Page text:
Feed My Sheep Refugee Campaign

Raised: $2,007.00
Goal: $60,000.00

Created by

Susannah Crolius

2 Friends

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"Never doubt that a small group of thoughtful, committed citizens can change the world; indeed, it's the only thing that ever has." Margaret Mead Jesus said, "Do you love... more


Updated posted by Susannah Crolius 8 months ago

This Sunday the "Feed My Sheep" campaign officially kicks off at our church with a big Ethiopian feast of 13 authentic dishes prepared by an Ethiopian woman who came with her family to the U.S. in December! If you live in the Springfield, Massachusetts area, come! The dinner begins at 5pm.


Updated posted by Susannah Crolius 9 months ago

Update! I will be traveling to Kenya to the refugee camp and to the Gambela region of Ethiopia from Monday, September 9th through Monday, September 23rd to meet the refugee community at the camp and to converse with various agencies to how this group of people can possibly be registered for food supplies.


Created by Susannah Crolius on July 5, 2013

"Never doubt that a small group of thoughtful, committed citizens can change the world; indeed, it's the only thing that ever has." Margaret Mead

Jesus said, "Do you love me? Feed my sheep."

If you wondered how you can make an immediate and profound difference in a person's life today....

Rice. Flour. Oil. Salt. A cooking pot. A plastic sheet to keep the sun off. It is as basic as it gets. 156 Ethiopian refugees URGENTLY need your help in getting these basic necessities.

Here is their story:

Who are they?

156 recently arrived refugees from the Anuak tribe of the Gambela region of Ethiopia. They are Christian. Most are young adult men and teenage boys who would be killed and widows with young children whose husbands have been killed.

What is the situation?
These 156 refugees are at the Ifo 2 refugee camp on the border of Kenya and Somalia because they were forced from their land—or would have been murdered if they did not relocate. There is an on-going systematic ethnic cleansing of the Anuak people by outside interests so they can grab the mineral-rich land of the Anuak people. (For further information on this genocide, please see links to articles at the end of this statement.)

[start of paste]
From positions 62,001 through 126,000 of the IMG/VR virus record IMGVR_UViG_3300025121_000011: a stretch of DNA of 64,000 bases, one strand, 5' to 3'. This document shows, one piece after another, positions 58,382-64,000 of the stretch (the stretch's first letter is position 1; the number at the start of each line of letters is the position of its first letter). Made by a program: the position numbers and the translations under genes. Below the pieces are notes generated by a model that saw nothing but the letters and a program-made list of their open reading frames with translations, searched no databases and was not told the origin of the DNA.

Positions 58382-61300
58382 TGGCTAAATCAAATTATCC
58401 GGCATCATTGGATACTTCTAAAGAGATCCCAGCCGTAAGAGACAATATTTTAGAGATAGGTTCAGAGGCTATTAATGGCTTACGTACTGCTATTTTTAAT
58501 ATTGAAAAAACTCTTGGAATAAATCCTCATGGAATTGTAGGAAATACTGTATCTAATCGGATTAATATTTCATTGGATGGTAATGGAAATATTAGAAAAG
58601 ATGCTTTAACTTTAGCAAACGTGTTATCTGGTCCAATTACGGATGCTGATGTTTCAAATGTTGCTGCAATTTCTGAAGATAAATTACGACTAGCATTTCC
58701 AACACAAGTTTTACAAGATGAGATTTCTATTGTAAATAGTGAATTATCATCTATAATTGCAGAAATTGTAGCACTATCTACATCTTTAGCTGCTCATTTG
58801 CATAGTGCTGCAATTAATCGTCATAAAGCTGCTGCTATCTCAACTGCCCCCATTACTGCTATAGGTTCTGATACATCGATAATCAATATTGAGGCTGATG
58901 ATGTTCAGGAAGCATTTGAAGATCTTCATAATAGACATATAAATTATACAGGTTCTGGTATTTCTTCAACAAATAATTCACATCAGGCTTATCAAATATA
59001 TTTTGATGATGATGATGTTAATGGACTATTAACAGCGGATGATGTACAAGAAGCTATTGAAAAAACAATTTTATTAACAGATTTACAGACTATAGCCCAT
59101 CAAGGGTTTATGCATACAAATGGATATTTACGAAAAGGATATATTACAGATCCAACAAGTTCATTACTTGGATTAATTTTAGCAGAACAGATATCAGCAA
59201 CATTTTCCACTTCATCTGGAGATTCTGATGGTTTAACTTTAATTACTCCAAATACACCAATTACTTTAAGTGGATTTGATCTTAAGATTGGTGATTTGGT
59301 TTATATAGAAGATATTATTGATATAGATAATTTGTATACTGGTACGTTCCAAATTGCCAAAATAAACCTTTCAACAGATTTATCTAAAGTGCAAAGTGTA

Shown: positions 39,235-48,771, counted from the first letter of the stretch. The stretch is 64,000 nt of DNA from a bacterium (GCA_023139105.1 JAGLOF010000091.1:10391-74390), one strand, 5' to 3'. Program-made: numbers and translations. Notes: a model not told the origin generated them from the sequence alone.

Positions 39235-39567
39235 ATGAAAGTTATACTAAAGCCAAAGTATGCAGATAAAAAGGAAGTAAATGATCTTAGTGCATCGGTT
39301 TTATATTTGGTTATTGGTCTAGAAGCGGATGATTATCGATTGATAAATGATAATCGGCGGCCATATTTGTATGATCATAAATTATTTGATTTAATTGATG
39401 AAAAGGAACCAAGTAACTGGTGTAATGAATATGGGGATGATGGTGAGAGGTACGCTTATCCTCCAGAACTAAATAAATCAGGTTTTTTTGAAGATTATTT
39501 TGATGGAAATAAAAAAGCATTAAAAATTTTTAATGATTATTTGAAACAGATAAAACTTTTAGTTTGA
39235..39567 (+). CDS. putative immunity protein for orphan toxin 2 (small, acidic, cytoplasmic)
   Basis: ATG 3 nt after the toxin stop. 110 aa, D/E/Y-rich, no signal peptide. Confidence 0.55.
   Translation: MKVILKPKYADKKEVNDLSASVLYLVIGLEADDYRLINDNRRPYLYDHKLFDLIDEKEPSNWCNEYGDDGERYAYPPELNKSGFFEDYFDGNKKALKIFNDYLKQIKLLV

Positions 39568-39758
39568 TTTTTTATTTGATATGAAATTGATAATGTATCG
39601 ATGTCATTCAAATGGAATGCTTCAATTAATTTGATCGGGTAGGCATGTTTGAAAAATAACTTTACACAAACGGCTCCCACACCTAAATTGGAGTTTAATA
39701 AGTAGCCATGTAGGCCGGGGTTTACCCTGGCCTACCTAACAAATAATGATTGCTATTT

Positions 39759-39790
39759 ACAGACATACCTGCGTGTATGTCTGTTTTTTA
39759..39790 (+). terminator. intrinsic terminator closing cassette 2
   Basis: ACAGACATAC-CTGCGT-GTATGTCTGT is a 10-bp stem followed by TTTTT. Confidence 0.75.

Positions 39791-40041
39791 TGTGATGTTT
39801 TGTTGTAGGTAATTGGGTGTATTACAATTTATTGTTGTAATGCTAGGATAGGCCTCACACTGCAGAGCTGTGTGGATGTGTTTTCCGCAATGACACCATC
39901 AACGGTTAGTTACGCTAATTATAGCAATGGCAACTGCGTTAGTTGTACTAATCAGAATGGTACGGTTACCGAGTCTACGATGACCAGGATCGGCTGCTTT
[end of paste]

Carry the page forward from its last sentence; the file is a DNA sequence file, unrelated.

These 156 arrived to the camp just as the Kenyan government closed their borders to anymore refugees. Because Kenya closed its borders and has not been registering new refugees, these people cannot receive a Ration Card, which is the only way to receive food aid, supplies, medical attention and the ability to apply for political asylum. They have no access to food, supplies or medical help. WITHOUT A RATION CARD THEY HAVE NO ACCESS TO ANYTHING.


Aren’t there International Aid Agencies and NGO’s that can help them?
While there are a few NGO’s who work with the camp, mostly with young children, most NGO’s have now pulled their aid workers from the area due to increased safety concerns from Islamic militant groups from Somalia. United Nations Refugee assistance cannot help if the Kenyan government does not recognize them as refugees.

What are the needs of the 156?
They need food--rice, maize flour, oil and salt, cooking pots and utensils and plastic sheeting to shelter them. These can be purchased at a market which is over 2 hours away from the camp.

A $1.00 donation will purchase enough salt for one person for the month.

A $5.00 donation will purchase a plastic sheet.

A $100 donation will buy maize flour for a person for a month.

A $384 donation will support one person for a year, or $1.05 per person each day for a year.

How do you know these 156 people? They are family, friends and neighbors of a beloved Ethiopian refugee family who were resettled to the U.S. and came to our church as members (South Congregational Church in Springfield, Massachusetts) in 2010. They fled their village in 2004 when the genocide began and spent time in a refugee camp before finally being resettled in Springfield.

How do I know that my money will get directly to the 156 people and be used for what is needed? We have researched this question extensively. The Anywaa Community Association of Kenya (located in Nairobi, Kenya and consists of former Anuak refugee families) was set up some time ago to support the continued flow of refugee members of the Anuak tribe seeking safety in Kenya. This Association has a rigorous accountability system in place for any financial transactions. We feel confident in its integrity and security.

You can learn more about what others are saying about what the Anuak are facing here:






Have Questions? Contact the organizer of this campaign now:


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Recent Donations (10)

$2,007 raised by 10 people in 9 months.



6 months ago (Monthly Donation)




7 months ago (Monthly Donation)



Bart and Sarah Rankin

8 months ago


Thank you for bringing the needs of these people to our attention. We are grateful to be able to help.




8 months ago (Monthly Donation)



Lisa Hall

8 months ago


Suzanne Crolius inspired me to donate. May our prayers and our donations make a big difference for these worthy folks!




8 months ago



Paula and Richard Spencer

8 months ago


Sorry we missed the dinner. We wish you well with this important campaign!




8 months ago



Rev. Susannah Crolius

9 months ago (Offline Donation)




9 months ago (Monthly Donation)


1-10 of 10 donations


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